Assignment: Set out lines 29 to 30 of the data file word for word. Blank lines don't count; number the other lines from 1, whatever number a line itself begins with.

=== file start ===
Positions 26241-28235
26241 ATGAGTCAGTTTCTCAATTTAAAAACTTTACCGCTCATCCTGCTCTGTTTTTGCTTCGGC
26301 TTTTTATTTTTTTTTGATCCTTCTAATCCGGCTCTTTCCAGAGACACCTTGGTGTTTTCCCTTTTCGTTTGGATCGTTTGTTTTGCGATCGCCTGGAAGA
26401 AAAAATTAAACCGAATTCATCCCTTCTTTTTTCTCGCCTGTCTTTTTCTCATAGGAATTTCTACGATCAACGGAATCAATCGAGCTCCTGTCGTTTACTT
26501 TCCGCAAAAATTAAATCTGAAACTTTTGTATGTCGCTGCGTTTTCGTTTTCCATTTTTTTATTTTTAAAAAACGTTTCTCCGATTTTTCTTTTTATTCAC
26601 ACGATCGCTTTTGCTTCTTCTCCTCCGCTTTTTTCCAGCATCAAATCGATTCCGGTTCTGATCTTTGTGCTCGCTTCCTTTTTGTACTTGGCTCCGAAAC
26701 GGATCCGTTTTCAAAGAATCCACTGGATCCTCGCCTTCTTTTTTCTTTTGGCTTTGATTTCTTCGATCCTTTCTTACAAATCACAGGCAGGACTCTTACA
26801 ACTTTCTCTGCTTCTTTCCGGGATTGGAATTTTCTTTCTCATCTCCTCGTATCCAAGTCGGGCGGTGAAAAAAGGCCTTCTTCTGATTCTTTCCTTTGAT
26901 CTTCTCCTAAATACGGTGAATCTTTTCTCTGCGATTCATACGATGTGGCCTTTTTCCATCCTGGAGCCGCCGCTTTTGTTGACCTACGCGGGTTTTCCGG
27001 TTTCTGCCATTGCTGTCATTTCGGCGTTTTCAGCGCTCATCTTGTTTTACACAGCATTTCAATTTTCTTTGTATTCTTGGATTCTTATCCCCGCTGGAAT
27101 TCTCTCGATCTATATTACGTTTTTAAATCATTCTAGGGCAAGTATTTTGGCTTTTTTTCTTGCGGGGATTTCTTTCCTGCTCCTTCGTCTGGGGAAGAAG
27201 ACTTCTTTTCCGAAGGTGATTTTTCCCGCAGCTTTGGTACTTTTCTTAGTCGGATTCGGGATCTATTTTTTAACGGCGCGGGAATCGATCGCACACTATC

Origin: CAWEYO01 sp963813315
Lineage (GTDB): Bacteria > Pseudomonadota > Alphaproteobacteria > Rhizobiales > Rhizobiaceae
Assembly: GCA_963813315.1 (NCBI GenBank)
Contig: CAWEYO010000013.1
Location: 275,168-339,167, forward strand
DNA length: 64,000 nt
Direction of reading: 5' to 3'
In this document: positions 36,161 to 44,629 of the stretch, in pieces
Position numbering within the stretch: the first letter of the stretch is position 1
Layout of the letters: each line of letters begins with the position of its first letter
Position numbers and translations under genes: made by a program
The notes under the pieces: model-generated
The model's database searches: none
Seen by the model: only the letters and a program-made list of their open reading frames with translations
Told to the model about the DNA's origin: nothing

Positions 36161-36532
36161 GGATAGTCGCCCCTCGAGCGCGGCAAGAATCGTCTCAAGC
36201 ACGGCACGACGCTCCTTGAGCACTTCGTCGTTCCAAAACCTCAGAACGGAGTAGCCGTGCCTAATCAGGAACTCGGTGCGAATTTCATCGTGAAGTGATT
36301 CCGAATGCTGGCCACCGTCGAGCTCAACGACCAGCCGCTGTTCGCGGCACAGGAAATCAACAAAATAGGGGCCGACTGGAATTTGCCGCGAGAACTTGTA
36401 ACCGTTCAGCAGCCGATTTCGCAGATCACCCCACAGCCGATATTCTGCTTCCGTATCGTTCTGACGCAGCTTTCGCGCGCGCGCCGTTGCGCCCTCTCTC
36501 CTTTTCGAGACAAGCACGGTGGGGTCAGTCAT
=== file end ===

36161 GGATAGTCGCCCCTCGAGCGCGGCAAGAATCGTCTCAAGC
36201 ACGGCACGACGCTCCTTGAGCACTTCGTCGTTCCAAAACCTCAGAACGGAGTAGCCGTGCCTAATCAGGAACTCGGTGCGAATTTCATCGTGAAGTGATT